11. 11. Chymotrypsin Secondary Protein Structure  Bovine alpha-chymotrypsin: an example of a protein that has both a-helices or b pleated sheets a-helix b-pleated sheet
  12. 12. Tertiary Protein Structure  The overall three-dimensional structure of a polypeptide is called its tertiary structure  The tertiary structure is primarily due to interactions between the R groups of the amino acids that make up the protein  This includes hydrogen bonding, ionic bonding, dipole-dipole interactions, and van der Waals forces  A critical component to tertiary structure are hydrophobic interactions, in which amino acids with nonpolar, hydrophobic R groups cluster together on the inside of the protein, leaving hydrophilic amino acids on the outside to interact with surrounding water molecules  Disulfide bonds can also contribute to tertiary structure  Can be both inter-strand (between two polypeptide strands) or intra-strand (within the same polypeptide)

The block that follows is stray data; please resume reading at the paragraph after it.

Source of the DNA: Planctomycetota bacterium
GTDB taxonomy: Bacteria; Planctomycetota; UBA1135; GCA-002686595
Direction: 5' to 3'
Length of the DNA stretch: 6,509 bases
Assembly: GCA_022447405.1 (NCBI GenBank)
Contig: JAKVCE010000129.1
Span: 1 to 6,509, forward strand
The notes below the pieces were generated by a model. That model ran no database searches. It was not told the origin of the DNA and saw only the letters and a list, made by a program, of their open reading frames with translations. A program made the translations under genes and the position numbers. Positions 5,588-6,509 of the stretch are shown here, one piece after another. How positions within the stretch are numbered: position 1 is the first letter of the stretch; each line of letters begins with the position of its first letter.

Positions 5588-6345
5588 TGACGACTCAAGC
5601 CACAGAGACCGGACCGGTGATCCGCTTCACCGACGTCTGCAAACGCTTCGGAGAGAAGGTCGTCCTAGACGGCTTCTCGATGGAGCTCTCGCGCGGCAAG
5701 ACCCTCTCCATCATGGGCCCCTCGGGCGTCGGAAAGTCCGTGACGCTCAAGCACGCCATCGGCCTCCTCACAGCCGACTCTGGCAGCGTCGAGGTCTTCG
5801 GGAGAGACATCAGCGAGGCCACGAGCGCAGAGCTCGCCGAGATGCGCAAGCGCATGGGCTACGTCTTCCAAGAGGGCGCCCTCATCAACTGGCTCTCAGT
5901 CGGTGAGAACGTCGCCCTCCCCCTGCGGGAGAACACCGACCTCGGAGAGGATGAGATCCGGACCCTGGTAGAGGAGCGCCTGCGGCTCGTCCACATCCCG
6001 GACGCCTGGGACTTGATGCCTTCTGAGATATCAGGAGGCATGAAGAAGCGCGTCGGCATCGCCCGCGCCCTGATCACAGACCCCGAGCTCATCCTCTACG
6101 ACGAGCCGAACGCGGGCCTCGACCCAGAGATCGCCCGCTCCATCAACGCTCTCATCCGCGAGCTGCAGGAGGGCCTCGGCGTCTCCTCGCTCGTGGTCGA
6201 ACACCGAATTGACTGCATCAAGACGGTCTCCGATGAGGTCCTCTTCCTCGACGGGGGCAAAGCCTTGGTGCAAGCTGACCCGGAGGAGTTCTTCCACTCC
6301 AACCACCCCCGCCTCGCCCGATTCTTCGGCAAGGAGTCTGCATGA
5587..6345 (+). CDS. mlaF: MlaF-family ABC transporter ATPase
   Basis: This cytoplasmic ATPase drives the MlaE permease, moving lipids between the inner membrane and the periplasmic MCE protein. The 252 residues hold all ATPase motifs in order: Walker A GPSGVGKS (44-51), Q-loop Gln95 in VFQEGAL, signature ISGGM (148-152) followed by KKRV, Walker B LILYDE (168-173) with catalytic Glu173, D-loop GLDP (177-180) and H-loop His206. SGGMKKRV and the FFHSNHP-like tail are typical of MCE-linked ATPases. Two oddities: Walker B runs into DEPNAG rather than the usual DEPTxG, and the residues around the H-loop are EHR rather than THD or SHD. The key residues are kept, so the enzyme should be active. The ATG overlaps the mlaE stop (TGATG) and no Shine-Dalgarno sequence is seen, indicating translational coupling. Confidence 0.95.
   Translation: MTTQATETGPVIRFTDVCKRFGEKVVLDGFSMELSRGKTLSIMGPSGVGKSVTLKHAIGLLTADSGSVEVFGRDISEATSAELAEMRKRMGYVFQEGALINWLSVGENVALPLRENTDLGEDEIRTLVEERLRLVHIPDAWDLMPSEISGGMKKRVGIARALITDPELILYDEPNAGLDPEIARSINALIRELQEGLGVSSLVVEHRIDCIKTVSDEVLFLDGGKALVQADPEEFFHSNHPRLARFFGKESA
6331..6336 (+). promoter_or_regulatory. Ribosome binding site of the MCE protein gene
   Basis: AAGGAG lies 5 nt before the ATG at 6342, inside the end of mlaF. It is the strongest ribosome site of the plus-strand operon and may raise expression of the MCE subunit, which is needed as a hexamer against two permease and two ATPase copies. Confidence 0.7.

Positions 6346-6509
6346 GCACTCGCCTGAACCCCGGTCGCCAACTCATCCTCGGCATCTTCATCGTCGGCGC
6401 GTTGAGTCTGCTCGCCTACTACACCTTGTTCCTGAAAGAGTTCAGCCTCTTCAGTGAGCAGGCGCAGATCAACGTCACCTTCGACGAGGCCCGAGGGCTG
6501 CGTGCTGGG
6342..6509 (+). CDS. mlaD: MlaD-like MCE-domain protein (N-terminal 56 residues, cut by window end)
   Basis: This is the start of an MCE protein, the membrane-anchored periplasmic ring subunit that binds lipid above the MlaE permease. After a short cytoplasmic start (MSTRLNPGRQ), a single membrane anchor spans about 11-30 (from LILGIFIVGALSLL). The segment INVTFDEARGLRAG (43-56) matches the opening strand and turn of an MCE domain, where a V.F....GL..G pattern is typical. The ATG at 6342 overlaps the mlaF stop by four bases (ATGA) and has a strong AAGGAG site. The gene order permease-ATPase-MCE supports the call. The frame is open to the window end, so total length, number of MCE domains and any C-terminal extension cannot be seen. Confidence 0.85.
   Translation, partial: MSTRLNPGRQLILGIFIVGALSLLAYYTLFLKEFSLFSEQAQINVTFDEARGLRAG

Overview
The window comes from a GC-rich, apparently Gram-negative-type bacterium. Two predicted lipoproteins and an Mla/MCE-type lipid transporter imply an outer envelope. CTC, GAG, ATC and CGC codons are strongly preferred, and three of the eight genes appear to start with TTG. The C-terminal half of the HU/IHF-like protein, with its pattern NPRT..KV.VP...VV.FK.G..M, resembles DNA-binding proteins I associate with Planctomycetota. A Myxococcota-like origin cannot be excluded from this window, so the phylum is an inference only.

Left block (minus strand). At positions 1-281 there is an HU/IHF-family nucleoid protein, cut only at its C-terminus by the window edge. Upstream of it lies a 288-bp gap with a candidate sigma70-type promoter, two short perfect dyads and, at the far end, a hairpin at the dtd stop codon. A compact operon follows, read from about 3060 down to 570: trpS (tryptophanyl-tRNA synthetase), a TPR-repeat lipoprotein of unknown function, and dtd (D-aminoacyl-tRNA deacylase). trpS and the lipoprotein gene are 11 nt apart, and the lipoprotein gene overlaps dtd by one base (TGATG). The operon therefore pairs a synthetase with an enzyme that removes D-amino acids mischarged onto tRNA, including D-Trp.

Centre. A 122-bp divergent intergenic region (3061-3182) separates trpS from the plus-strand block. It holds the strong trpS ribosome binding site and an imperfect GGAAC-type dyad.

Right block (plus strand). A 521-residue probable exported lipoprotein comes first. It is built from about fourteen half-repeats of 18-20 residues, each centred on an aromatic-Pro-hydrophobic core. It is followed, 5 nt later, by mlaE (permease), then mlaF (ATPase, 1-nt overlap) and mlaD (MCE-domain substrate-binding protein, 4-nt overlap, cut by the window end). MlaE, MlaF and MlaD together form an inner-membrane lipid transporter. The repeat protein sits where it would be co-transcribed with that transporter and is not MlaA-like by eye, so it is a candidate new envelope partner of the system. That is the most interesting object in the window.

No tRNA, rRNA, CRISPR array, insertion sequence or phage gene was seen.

13. 13. Tertiary Protein Structure - Interactions  An example of the various interactions that can lead to a proteins tertiary structure Polypeptide backbone Ionic bond Hydrophobic interactions Disulfide linkage Hydrogen bond
  14. 14. Tertiary Protein Structure of Chitinase Structure of the barley chitinase • Chitinase is an enzyme that cleaves chitin, which is a polysaccharide found in fungi, plants and insects • The side chains of the catalytic acids are shown in green; side chains of several residues that are (putatively) involved in substrate binding and catalysis are shown in red and purple Chitin Chitinase